the fight, and all that's happened is the girl's gone into a nunnery, and Doña Rodríguez's gone back to Castille, and right now I'm going to Barcelona, with a sack of letters my master's sending to the governor. If you'd like a swig of the best stuff going, your grace, though it's a little warm, I've got a gourd of it right here, and I don't know how many chunks of good Tronchón cheese, which will do very nicely for whipping and waking up your thirst, if it happens to be still asleep."
"I'll take you up on the offer," said Sancho, "and never mind any more politeness, so serve out that best stuff, Tosilos, and the hell with all the enchanters in the Indies."
"In short, Sancho," said Don Quijote, "you're the worst glutton in the world and the most ignorant man on earth, since you can't understand that this mailman is enchanted, and Tosilos nothing but a fake. Stay here with him, and stuff yourself, but I'll go on, slowly, and wait for you to catch up."
The footman laughed, pulled out his gourd, took out his chunks of cheese and a small loaf of bread, and then he and Sancho sat down on the green grass and, peacefully and companionably, ate their way right to the bottom of the mailman's saddlebags, and with such gusto that they even licked the envelopes, just because they smelled of cheese. Tosilos said to Sancho:
"Your master, Sancho my friend, has got to be a lunatic."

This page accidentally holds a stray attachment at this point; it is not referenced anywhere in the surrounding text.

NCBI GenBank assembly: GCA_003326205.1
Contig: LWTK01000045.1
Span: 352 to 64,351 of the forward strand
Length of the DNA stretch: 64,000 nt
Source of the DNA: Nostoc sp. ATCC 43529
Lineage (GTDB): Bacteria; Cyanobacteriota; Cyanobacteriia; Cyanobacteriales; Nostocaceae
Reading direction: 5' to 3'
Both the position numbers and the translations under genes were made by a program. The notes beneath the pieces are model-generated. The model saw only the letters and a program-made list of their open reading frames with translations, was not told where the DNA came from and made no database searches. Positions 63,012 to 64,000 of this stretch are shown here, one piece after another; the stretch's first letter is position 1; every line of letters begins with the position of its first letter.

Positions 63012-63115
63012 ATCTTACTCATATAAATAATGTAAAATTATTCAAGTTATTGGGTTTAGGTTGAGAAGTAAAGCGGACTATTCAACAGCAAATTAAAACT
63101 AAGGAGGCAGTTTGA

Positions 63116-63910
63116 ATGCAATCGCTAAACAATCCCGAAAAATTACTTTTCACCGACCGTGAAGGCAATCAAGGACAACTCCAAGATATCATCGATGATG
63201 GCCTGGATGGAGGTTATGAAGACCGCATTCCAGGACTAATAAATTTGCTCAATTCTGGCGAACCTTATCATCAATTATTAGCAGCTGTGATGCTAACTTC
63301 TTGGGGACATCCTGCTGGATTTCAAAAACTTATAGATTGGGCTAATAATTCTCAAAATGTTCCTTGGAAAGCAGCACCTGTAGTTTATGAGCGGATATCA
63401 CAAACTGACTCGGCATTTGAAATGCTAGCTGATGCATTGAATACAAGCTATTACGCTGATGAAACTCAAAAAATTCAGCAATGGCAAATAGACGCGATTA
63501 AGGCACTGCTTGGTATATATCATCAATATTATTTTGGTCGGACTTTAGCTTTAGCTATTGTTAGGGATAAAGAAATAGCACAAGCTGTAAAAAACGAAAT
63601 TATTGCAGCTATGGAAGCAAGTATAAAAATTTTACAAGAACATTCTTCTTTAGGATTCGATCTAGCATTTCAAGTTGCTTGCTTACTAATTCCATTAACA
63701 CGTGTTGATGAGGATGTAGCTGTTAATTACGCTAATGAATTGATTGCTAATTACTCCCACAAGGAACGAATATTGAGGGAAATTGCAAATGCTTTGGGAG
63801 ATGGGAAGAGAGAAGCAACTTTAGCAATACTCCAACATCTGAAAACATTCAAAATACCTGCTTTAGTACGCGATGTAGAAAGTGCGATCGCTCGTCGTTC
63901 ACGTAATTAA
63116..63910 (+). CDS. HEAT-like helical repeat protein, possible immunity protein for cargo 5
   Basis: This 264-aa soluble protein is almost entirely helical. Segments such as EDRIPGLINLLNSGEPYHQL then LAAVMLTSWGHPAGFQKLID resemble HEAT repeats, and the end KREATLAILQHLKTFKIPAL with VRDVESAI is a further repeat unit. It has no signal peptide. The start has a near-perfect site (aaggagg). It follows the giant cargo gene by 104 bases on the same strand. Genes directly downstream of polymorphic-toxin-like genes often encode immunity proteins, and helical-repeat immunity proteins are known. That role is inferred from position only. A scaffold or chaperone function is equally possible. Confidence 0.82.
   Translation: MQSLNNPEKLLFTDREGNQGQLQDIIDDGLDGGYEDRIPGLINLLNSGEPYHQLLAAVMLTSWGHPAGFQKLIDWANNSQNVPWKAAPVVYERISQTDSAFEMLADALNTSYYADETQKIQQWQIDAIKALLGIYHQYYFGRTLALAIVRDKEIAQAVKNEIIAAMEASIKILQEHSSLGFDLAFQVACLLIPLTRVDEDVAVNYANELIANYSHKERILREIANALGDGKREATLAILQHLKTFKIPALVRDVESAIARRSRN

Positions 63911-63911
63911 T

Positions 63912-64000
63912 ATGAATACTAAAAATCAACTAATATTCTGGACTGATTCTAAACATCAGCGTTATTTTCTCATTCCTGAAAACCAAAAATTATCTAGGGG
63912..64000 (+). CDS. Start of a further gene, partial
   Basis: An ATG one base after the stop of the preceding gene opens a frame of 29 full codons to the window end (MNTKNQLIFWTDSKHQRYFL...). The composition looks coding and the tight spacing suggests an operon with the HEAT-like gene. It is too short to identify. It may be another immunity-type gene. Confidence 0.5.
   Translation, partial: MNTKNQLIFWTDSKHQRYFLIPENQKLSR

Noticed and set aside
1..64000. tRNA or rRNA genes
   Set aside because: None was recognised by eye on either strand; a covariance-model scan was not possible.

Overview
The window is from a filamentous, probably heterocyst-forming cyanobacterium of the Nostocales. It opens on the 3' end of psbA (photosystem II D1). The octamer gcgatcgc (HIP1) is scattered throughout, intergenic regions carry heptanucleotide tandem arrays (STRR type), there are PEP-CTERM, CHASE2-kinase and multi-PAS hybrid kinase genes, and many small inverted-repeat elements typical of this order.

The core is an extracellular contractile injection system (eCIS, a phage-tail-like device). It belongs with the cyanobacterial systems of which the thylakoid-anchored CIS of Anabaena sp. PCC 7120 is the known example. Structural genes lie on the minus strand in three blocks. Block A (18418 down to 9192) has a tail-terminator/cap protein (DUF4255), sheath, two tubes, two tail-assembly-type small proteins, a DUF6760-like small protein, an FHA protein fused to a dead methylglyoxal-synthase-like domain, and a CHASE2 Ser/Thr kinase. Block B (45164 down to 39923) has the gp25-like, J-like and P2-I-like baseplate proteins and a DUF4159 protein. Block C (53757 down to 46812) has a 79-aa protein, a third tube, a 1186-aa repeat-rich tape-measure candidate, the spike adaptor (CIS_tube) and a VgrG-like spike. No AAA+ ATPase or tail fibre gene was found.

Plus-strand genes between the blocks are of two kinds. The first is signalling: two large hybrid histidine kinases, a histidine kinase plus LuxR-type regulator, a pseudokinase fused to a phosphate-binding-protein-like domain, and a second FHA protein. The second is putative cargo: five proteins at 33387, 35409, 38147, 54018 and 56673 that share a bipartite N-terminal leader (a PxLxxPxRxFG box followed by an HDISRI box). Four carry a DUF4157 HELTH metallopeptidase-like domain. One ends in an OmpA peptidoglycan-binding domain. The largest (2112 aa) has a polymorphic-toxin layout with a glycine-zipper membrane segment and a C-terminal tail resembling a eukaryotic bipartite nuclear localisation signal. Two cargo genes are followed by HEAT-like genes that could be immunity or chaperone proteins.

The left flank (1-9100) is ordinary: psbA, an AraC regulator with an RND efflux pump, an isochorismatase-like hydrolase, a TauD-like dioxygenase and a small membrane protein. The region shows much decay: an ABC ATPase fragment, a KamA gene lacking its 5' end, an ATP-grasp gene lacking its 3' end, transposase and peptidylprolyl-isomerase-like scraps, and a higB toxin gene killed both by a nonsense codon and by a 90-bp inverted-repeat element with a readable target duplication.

"Why must he?" answered Sancho. "He doesn't owe anything to anybody, * and he pays for everything, and he pays even more when madness is the coin of the realm. I see it, all right, and I tell him so, but what's the use? And especially now, when he's finished off, because the Knight of the White Moon beat him."
Tosilos asked to hear the whole story, but Sancho said it would be impolite to leave his master waiting for him, and some other time, if they bumped into each other again, he'd be sure to tell Tosilos everything. So he brushed the crumbs off his coat, and the last bits of cheese out of his beard, and got up, took the little donkey by the halter rope, said goodbye to Tosilos, and went to catch up to his master, who was waiting for him in the shade of a tree.
— Don Quijote's decision to become a shepherd and live in the fields
while he waited for his promised year to pass, along with other events
both pleasant and cheering
If the thoughts running through his head had wearied Don Quijote, before he'd been tumbled off his horse, after his fall they troubled him still more. He was, as I have said, in the shade of a tree, and there, as flies go after honey, he picked and pecked around in his mind: sometimes he reflected on Dulcinea's disenchantment, and sometimes on the life he____________________